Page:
However, just like many things in life, there is no black and white. There are no perfect good guys or pure bad guys. Everything is somewhere in the middle. To understand what I mean, we have to turn around and look at the government. Firstly, it is crucial to note that the sales of mortgage backed securities at JP Morgan were occurring mainly in 2 subsidiaries, Washington Mutual, which was a bank that was known for issuing mortgages, and Bear Sterns, an investment bank. Prior to the financial crisis, these entities were independent companies. However, they both went bankrupt after the housing bubble collapsed. After their bankruptcy, the government persuaded JP Morgan to buy these institutions and save them from insolvency. So one could very easily make the argument that the US government is now trying to punish JP Morgan for owning the very entities that it made it purchase 5 years ago in order to save the United States from utter financial meltdown.

Secondly, why is it that the US government waited 5 years to prosecute JP Morgan? Why not act shortly after the crime was committed? The Department of Justice will claim that it takes a very long period of time to truly crack financial cases. Years of transactions must be analyzed, accounts dating back many years must be studied, and a definitive crime must be found. However, the more likely reason is that the government didn’t want to drive troubled banks off the cliff in 2008 by bringing down legal cases on them. Thus, they decided to look away from their wrongdoings for many years and only started to take them seriously once the economy picked up. Again, the government’s actions fall into a certain gray area. They ignored a crime for several years only to pick it up again. Doesn’t look like an example of pure good will does it?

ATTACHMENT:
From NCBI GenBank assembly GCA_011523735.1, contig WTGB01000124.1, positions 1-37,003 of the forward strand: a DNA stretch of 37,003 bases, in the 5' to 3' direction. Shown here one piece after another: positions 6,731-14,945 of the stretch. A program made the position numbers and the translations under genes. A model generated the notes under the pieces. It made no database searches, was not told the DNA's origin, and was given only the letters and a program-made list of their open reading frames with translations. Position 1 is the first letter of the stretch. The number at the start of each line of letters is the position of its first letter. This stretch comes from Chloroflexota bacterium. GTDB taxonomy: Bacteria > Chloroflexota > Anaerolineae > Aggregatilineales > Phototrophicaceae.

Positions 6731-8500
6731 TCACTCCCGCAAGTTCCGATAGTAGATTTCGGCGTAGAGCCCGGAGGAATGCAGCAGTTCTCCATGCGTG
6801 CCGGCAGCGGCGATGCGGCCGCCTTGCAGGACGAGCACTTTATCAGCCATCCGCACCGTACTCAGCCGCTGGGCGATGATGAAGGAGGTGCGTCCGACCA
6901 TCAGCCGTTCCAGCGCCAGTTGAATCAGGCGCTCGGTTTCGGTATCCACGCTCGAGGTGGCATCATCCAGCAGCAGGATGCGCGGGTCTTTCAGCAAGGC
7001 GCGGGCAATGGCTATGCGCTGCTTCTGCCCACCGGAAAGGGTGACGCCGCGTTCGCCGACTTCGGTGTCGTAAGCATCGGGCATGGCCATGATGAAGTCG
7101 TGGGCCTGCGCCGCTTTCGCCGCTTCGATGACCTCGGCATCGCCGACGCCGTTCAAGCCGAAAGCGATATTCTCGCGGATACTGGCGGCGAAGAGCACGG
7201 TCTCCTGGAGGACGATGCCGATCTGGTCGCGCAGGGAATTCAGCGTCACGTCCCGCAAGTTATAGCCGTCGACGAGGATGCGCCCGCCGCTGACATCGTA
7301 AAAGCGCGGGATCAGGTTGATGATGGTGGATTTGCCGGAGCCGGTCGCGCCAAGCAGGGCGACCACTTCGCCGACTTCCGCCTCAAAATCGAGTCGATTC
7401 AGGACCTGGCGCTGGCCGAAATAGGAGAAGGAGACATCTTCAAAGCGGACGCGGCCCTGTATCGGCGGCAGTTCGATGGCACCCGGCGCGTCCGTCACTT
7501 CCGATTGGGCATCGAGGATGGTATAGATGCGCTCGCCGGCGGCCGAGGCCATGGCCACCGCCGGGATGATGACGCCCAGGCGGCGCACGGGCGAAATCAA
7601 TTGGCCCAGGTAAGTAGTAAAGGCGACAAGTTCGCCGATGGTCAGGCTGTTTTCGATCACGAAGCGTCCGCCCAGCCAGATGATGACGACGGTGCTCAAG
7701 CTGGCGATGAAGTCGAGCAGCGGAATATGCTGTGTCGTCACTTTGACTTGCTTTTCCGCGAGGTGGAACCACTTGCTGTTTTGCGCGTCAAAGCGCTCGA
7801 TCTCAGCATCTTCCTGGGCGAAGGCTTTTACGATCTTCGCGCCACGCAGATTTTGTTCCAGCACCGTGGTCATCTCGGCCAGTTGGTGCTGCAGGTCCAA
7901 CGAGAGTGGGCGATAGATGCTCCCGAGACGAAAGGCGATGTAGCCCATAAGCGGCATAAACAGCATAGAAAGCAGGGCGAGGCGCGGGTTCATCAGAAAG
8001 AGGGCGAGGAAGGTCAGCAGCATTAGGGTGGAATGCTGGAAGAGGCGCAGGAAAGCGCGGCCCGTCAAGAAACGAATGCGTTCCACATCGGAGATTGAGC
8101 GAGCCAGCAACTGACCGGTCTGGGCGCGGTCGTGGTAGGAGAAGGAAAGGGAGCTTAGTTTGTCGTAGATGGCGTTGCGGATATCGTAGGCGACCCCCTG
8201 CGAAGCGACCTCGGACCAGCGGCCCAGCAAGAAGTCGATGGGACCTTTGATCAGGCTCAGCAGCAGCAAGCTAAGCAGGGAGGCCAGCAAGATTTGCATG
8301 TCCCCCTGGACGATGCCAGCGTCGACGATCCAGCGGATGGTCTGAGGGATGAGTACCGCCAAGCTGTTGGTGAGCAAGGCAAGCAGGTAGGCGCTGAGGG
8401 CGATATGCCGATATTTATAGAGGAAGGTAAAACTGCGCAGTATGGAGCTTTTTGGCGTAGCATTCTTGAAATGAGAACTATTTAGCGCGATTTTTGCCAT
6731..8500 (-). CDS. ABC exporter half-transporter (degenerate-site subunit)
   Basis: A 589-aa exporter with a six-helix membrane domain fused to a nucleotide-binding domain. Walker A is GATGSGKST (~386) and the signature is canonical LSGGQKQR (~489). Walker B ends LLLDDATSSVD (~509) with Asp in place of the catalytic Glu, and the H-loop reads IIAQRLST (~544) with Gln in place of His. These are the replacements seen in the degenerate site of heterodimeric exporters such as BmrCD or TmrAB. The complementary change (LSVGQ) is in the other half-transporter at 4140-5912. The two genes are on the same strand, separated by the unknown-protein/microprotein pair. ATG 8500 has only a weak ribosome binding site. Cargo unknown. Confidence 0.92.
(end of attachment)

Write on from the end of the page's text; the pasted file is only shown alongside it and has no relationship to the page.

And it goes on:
Many parts of this settlement deal have not yet been finalized. We should receive more information regarding the deals in the following weeks. Until then, enjoy the song that Jamie Dimon has been listening to the most these past several weeks.

This country is a lot better off because Jamie Dimon has been running JP Morgan
-Warren Buffett